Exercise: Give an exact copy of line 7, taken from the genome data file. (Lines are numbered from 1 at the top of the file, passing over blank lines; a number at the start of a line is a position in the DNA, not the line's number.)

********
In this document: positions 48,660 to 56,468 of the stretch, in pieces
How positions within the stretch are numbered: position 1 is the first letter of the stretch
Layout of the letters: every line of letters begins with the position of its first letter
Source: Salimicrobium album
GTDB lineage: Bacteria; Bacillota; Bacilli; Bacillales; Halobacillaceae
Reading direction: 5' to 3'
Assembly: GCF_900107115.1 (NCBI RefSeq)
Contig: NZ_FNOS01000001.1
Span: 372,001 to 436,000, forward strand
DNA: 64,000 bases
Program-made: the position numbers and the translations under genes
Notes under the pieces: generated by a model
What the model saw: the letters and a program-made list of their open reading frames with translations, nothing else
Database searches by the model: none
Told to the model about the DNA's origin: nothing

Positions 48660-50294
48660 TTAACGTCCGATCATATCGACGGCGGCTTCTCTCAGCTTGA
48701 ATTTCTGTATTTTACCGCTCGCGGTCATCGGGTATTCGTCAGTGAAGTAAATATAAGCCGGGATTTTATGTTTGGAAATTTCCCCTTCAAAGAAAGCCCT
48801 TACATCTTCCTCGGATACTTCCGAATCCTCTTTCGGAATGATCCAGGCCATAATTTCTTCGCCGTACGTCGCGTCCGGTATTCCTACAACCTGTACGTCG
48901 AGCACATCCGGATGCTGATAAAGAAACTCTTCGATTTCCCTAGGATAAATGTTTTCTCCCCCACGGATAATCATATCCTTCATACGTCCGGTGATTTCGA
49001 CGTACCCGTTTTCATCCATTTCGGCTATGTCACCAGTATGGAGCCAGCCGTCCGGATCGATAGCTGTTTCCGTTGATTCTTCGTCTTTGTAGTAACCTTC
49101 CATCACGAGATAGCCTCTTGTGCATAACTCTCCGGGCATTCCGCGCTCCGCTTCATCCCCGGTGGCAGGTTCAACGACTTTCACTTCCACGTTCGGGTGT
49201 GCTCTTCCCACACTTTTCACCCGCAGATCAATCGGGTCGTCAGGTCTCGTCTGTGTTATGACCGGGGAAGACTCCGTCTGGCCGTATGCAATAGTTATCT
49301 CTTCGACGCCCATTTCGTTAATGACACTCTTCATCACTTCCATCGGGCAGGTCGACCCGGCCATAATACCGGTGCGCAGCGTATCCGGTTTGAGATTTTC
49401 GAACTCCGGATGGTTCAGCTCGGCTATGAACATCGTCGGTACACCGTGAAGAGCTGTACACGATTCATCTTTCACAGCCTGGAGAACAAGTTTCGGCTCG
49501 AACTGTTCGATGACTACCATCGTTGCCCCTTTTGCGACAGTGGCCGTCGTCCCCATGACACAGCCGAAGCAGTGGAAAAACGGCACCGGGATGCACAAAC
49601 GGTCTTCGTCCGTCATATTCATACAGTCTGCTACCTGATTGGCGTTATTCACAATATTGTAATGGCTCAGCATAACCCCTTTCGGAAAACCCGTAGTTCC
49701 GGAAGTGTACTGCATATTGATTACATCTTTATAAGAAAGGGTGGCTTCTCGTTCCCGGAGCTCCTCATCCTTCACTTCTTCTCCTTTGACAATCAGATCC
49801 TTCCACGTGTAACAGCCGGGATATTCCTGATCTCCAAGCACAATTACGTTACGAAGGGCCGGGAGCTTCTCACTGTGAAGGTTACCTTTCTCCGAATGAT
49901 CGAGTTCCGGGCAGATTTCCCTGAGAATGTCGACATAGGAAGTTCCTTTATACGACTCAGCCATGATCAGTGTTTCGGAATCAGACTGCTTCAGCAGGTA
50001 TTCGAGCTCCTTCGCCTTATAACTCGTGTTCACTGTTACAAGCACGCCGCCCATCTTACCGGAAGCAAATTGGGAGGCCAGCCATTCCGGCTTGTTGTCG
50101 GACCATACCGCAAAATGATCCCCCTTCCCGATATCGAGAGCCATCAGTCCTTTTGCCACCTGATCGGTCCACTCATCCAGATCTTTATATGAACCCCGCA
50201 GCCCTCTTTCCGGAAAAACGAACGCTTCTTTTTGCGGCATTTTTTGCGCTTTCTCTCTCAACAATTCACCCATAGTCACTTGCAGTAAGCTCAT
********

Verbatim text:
Assembly: GCF_900107115.1 (NCBI RefSeq)